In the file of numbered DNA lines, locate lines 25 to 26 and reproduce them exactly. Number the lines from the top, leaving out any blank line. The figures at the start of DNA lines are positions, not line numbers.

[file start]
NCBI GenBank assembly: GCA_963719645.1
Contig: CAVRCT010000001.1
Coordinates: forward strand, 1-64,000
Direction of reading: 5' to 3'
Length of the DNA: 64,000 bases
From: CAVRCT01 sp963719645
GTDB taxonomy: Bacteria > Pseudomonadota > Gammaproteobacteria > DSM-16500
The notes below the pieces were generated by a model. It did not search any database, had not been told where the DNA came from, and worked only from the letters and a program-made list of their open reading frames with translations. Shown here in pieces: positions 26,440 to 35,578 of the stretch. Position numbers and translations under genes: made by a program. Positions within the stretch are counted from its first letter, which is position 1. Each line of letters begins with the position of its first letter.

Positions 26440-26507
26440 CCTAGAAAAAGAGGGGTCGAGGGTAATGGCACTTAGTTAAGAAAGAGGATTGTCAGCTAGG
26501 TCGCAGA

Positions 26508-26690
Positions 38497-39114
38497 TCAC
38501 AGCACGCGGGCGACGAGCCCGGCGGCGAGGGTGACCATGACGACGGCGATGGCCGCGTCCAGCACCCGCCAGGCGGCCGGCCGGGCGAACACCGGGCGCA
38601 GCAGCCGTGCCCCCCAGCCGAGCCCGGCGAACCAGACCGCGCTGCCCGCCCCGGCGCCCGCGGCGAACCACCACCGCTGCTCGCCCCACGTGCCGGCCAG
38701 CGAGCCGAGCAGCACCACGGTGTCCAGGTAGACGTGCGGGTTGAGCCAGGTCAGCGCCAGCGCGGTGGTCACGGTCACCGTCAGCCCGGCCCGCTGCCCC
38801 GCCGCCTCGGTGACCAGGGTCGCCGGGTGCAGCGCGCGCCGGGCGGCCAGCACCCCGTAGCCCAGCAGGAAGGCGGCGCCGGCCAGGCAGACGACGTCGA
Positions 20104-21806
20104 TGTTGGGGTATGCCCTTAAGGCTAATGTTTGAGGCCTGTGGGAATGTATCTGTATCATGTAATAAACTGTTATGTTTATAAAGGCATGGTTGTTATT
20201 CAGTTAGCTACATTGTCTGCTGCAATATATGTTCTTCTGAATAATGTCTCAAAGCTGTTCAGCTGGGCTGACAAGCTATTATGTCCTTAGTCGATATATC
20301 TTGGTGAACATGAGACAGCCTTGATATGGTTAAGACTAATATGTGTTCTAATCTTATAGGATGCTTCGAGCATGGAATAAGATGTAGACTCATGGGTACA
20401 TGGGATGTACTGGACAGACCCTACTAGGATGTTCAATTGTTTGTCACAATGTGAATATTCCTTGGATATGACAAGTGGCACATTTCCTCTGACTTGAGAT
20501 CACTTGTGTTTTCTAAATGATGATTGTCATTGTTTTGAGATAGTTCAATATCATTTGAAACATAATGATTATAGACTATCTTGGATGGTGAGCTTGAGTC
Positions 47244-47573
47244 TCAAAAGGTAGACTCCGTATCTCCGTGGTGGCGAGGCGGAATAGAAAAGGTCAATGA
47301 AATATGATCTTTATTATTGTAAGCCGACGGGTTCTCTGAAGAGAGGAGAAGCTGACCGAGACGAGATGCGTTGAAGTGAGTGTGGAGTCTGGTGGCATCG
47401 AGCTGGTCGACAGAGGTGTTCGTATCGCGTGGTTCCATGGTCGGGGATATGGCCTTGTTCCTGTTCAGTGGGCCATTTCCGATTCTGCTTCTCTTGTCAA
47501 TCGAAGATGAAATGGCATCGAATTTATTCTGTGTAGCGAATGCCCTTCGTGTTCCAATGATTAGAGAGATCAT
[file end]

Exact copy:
Positions 47244-47573
47244 TCAAAAGGTAGACTCCGTATCTCCGTGGTGGCGAGGCGGAATAGAAAAGGTCAATGA